This week we’re looking at a soft, quick-to-knit, squishy yarn called Major, by Universal Yarn. Yesterday I shared what happened when I washed the yarn by machine and by hand. Today we look at some free patterns.
I’m a designer, and usually I can’t turn my brain off when I’m cuddling a skein of yarn in my hands, imagining what it could become. But sometimes, I just want to knit. I don’t want to do math. I don’t want to measure. I don’t want to check and recheck instructions. I just want to knit. At times like this, other people’s patterns really fulfill that wish. Good news at times like this is knowing that the design team at Universal Yarn has been very prolific coming up with ideas for Major. The abundance of colors and the sizable yardage make selecting and planning a project easy and fun. Today we’ll look at 4 of the free patterns available on the website.
The Collar Cowl is a warm-you-right-to-the-bone type accessory that hugs your neck and shoulders and will be sure to keep out unwanted chill. I really like the colorway, which is called Highborn. This yarn features purples, reds, an olive green, and grayish lavender. The pattern is very easy, and one skein of Major will make 2 cowls. That’s one holiday gift done — maybe more!
The classic entrelac technique works up into this amazing Woven Sky Throw! A blanket is a perfect application for learning this skill which looks like you’ve knit lots of strips of stockinette and then woven them together. Actually you make each rectangular segment and triangle ends as you go. You’re knitting an illusion! What fun! Major is a perfect yarn for this because it creates a beautiful play between light and dark colors. This model was made with Pebbles, which features several different values of gray and 3 different shades of blue, and with Graphite, which starts as dark as charcoal and moves along a gradient to a pale ash gray.
With an easy garter stitch border and using only 4 balls of Major, you will make someone very cozy and happy with this pattern.
The Hidden Treasure Poncho is a great 3-ball project that fits most sizes. If you’d like a little more length, just buy a 4th ball and add some pattern repeats before and after the neck opening. The lace and ribbing motif in this poncho gives it a classic elegance, not too bojo, quite a bit chic, and the colors are modern and inviting.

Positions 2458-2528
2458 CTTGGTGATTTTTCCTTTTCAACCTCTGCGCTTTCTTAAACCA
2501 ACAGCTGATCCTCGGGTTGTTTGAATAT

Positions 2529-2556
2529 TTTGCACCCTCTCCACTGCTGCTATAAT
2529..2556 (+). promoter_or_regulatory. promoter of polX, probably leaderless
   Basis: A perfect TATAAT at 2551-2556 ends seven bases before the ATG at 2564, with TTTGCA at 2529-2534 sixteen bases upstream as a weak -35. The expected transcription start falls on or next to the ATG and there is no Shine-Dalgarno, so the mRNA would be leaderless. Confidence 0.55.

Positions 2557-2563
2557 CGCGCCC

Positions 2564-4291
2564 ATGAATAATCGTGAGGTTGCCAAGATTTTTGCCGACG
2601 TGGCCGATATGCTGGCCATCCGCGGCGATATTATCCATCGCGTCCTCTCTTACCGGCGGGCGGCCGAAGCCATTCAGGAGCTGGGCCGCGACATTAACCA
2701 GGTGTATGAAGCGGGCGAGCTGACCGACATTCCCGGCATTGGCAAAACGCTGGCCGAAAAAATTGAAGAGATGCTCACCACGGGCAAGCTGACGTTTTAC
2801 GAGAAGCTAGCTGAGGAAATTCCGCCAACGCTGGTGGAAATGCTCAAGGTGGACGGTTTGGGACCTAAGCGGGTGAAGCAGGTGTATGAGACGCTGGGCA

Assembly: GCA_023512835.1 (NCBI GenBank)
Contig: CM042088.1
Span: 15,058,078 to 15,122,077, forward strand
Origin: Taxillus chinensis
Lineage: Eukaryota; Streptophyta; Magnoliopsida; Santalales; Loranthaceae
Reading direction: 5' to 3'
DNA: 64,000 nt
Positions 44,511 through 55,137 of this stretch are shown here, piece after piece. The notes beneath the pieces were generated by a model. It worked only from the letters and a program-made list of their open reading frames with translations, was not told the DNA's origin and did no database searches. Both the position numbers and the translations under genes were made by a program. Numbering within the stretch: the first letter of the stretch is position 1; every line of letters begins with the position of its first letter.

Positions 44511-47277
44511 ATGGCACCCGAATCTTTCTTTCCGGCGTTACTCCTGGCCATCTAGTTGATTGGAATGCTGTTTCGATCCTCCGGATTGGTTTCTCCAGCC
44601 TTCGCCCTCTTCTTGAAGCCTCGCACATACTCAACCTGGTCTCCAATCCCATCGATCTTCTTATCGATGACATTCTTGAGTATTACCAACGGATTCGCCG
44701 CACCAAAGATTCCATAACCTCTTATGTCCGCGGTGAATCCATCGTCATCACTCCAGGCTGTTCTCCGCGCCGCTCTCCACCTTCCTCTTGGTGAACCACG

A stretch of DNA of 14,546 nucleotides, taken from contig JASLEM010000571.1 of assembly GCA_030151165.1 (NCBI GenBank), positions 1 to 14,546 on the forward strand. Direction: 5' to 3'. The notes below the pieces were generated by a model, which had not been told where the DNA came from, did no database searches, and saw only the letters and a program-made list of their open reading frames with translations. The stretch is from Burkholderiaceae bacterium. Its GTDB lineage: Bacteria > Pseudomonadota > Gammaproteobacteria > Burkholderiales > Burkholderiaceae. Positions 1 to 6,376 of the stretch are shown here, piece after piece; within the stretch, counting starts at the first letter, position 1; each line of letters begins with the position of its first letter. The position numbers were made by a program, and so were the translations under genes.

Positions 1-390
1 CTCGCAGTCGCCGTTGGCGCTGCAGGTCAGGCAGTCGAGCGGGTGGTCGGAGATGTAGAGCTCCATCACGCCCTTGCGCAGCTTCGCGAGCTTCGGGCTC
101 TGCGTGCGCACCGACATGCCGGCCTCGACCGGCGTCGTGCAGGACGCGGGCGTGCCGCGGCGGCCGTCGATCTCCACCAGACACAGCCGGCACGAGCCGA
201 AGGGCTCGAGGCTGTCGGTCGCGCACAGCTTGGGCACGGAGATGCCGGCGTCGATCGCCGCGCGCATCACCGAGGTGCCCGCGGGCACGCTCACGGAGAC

The one the model is wearing features the Lagoon colorway, which features grays, creams, and greens. It reminds me of a cloudy sky reflecting off a pond covered in lily pads, lily blossoms, and the occasional friendly ‘froggie’.
The fourth pattern I’d like to highlight is the Blue Heartstrings pullover. And pull at my heartstrings it does!
I LOVE cables, and these are perfect for beginners to learn, because as far as the rest of the sweater is concerned, there’s no fancy shaping or complicated sleeve caps. With Major being a bulky yarn, you can have this sweater on and warming you up in a few weeks, even if you are learning cables along the way.
This model is also knit in Pebbles, but any of the 30 colors (scroll down in linked page) would be a perfect candidate for this design.
Even though I do like just knitting other people’s designs sometimes, I did take some time to design something else for you this week — we’ll look at that tomorrow.
This is part 3 of 5 in this series.
Go back to part 2: Should you hand-wash acrylic knits?
- Bobbles on the yoke: knitting a child’s top-down sweater using Toy Box - March 2, 2018
- Knit easy child slippers with Toy Box colors - March 1, 2018
- 6 patterns are very soft knit up in Toy Box yarn - February 28, 2018
- Using a swatch to practice weaving in ends with a crochet hook - February 27, 2018
- Out of the Toy Box! Knitting with marled, self-striping chunky yarn - February 26, 2018
- Knitting a versatile gift bag using leftover yarn - February 2, 2018
- Using hyperbolic theory to knit a holiday ornament - February 1, 2018
- How to knit and finish sturdy gift boxes - January 31, 2018
- Knitting a flat circle in the round becomes a crumb catcher - January 30, 2018
- Coasting right into double knitting - January 29, 2018